THE CRITICS DANCE: Bach, and this time it's personal
Sunday 26 May 1996
Bach's Musical Offering, a set of 13 instrumental variations, is a piece of baroque polyphony with a formal rigour that leaves mathematicians dizzy with delight. It has what Brown calls "a preponderance of exquisite structure", yet typically of Bach it's also immediately accessible as ravishing music. Other fine choreographers have foundered on Bach. Trisha Brown responds with a playful intelligence that pays profound homage to the score yet also allows her to joke with it, work around and through it, and even to claim her piece could be danced without it.
It comes as no surprise to learn that her initial preparation for MO was to learn to compose baroque counterpoint. She knows how it works. Yet she avoids dogma by using a different tactic for each of the Offering's parts. Sometimes she goes for a strict visualisation of the notes. The dancers become voices in the canon, each cueing in with the same movement phrase and spiralling off as the theme elaborates, bunching into running pairs and threes and fours as the instruments divide and rejoin in working out the fugue. In Bach's contrary-motion number, two male dancers converge from opposite corners, then retrace their intricate steps in a perfect palindrome. A fast fugue has a string of dancers repeatedly careering across the stage in a frenziedly comic follow- my-leader.
The dancing itself is superb. Almost casual in its basis of loose-limbed, natural human motion (standing, leaning, falling, running), it has a fluid elegance that belies its compositional rigour and a dazzling precision that puts other companies in the shade. Brown claims that she reinvents her vocabulary for each new work, but the same crystalline qualities appear in Set and Reset, a groovy celebration of life on the sidewalk, and in a solo performed by Brown herself. Eloquent, challenging, uplifting and gloriously life-enhancing, the Trisha Brown Company offers the best contemporary dance I've seen this year.
Siobhan Davies is another mature dance-maker not content to sit on her laurels. On Tuesday I caught her latest piece, Trespass, twinned with the hit of 1995, The Art of Touch, in Colchester on a brief tour. Whereas in Touch, Davies's starting point was the music - Scarlatti's harpsichord sonatas - the new work starts from a blank page. She asked her composer and designers of costume, stage and lighting to come up with dynamically contrasting elements which might alter the other components in the work - trespassing on the others' domain.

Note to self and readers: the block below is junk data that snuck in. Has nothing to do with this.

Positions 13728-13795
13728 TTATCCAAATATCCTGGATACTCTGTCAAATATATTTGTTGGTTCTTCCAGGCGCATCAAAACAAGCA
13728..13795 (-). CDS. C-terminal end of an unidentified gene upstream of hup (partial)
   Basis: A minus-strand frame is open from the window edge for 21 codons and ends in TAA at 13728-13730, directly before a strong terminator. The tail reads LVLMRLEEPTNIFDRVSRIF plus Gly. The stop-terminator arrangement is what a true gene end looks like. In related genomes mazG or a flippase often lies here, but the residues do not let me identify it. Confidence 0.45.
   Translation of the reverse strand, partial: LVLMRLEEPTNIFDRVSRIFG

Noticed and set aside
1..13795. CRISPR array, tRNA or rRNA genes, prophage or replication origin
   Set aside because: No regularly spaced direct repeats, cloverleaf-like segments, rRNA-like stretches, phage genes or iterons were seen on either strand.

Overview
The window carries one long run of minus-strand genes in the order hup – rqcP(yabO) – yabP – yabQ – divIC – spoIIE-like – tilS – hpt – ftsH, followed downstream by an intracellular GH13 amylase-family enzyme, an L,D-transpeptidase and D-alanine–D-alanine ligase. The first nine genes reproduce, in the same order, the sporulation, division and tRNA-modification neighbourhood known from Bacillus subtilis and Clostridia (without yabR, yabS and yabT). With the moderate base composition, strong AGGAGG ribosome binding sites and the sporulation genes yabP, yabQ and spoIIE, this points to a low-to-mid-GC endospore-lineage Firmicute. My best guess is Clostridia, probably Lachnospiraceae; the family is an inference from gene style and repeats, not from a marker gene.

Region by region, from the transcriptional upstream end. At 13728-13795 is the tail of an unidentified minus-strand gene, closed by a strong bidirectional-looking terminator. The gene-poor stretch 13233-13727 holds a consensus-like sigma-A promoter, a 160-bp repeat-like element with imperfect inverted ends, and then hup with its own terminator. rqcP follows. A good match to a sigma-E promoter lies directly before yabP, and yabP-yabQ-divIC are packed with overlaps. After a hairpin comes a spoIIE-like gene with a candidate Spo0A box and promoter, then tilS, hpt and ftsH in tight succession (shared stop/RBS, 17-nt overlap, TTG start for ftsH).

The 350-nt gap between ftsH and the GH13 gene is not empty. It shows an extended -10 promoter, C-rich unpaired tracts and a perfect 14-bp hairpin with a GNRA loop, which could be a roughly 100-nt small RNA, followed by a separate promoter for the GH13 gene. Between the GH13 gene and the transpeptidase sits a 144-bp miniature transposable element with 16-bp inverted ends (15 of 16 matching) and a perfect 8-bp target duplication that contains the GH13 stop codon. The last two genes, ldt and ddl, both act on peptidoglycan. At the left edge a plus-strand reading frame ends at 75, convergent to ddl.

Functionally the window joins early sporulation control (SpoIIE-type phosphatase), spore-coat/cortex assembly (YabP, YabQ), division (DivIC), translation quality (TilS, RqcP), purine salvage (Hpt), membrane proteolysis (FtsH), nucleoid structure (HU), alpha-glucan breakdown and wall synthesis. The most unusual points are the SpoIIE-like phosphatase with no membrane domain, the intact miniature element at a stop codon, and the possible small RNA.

It was a tall order. For a start, it's hard to see how Gerald Barry's score - tender, brooding monody alternating with fierce hammerings from a piano trio - did anything more than music normally does for dance. Nor is it obvious how Sacha Keir's grey outfits could have any influence unless by their very drabness. Stage designer David Buckland, however, came up with a striking, neon-edged gauze screen, which effectively splices the action in two whenever it descends, and an illuminated parchment globe which, rolled slowly about the stage, becomes an eerily beautiful partner in a dance. A gangling, 12ft praying-mantis puppet, devised by Buckland and Keir, glowers over the opening of the piece to no apparent purpose.
Davies's dancers are, as ever, infinitely watchable in their myriad permutations of swivelling, stretching, gliding and striding steps. Yet Trespass, for all its interest, remains an experiment - one that, like its components, fails to bring much to bear on anything else.
Trisha Brown Company: Newcastle Theatre Royal (0191 232 2061), Tues & Wed; Blackpool Grand (01253 28372), 3 & 4 Jun. Siobhan Davies: Newcastle Theatre Royal (0191 232 2061), Fri & Sat; Sheffield Crucible (0114 276 9922), 4 & 5 Jun.
First full-length look is finally here
World cities ranked in terms of safety, food security and 'liveability'
Life & Style blogs
Snapchat removed the Best Friends list feature and 'stalkers' are upset
Baldness could soon be treated using stem cells, scientists hope
A bottle of wine a day is not bad for you and abstaining is worse than drinking, scientist claims
Eight-year-old girl Camilla Lisant suggests possible cancer treatment to her scientist father over the dinner table
Lack of medically trained staff leaves NHS 111 phone service struggling to cope, insider claims
9 reasons Greece's experiment with the radical left is doomed to failure
'We would evict Queen from Buckingham Palace and allocate her council house,' say Greens
Have we reached 'peak food'? Shortages loom as global production rates slow
Greece elections: Syriza and EU on collision course after election win for left-wing party
British grandmother Lindsay Sandiford faces execution by firing squad in Indonesia
Liberal Democrat minister defends comments suggesting immigration causes pub closures
- 1 Saudi preacher who 'raped and tortured' his five -year-old daughter to death is released after paying 'blood money'
- 2 The awkward moment Sarah Palin raised $25,000 for Hillary Clinton's election campaign
- 3 Ball pool for adults opens in London
- 4 Amal Clooney gives excellent response to fashion question at European Court of Human Rights
- 5 Baldness could soon be treated using stem cells, scientists hope
£19000 - £21000 per annum: Recruitment Genius: Are you a friendly, confident i...
Negotiable: Tradewind Recruitment: At Tradewind Recruitment we are currently l...
Negotiable: Tradewind Recruitment: Tradewind Recruitment is currently working ...
£28000 - £34000 per annum: Recruitment Genius: This is an exciting opportunity...